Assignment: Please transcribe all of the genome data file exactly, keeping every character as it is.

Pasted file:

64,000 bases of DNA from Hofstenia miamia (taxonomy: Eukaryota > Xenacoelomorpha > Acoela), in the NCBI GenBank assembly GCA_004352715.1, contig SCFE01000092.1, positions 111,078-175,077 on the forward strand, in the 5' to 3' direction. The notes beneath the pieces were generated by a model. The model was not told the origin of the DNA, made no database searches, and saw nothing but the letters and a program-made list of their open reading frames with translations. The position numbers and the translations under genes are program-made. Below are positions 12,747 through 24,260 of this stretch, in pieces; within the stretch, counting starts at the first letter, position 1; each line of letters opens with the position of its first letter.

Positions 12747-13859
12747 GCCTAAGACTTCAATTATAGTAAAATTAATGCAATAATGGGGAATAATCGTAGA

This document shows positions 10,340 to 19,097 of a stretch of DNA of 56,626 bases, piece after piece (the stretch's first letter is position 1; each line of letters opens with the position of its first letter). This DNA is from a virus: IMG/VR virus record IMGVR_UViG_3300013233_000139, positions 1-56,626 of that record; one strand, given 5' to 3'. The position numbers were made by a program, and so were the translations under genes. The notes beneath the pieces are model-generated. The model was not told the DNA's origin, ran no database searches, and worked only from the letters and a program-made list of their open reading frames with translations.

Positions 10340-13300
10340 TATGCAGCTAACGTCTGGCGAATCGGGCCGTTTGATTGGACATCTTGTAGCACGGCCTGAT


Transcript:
64,000 bases of DNA from Hofstenia miamia (taxonomy: Eukaryota > Xenacoelomorpha > Acoela), in the NCBI GenBank assembly GCA_004352715.1, contig SCFE01000092.1, positions 111,078-175,077 on the forward strand, in the 5' to 3' direction. The notes beneath the pieces were generated by a model. The model was not told the origin of the DNA, made no database searches, and saw nothing but the letters and a program-made list of their open reading frames with translations. The position numbers and the translations under genes are program-made. Below are positions 12,747 through 24,260 of this stretch, in pieces; within the stretch, counting starts at the first letter, position 1; each line of letters opens with the position of its first letter.

Positions 12747-13859
12747 GCCTAAGACTTCAATTATAGTAAAATTAATGCAATAATGGGGAATAATCGTAGA

This document shows positions 10,340 to 19,097 of a stretch of DNA of 56,626 bases, piece after piece (the stretch's first letter is position 1; each line of letters opens with the position of its first letter). This DNA is from a virus: IMG/VR virus record IMGVR_UViG_3300013233_000139, positions 1-56,626 of that record; one strand, given 5' to 3'. The position numbers were made by a program, and so were the translations under genes. The notes beneath the pieces are model-generated. The model was not told the DNA's origin, ran no database searches, and worked only from the letters and a program-made list of their open reading frames with translations.

Positions 10340-13300
10340 TATGCAGCTAACGTCTGGCGAATCGGGCCGTTTGATTGGACATCTTGTAGCACGGCCTGAT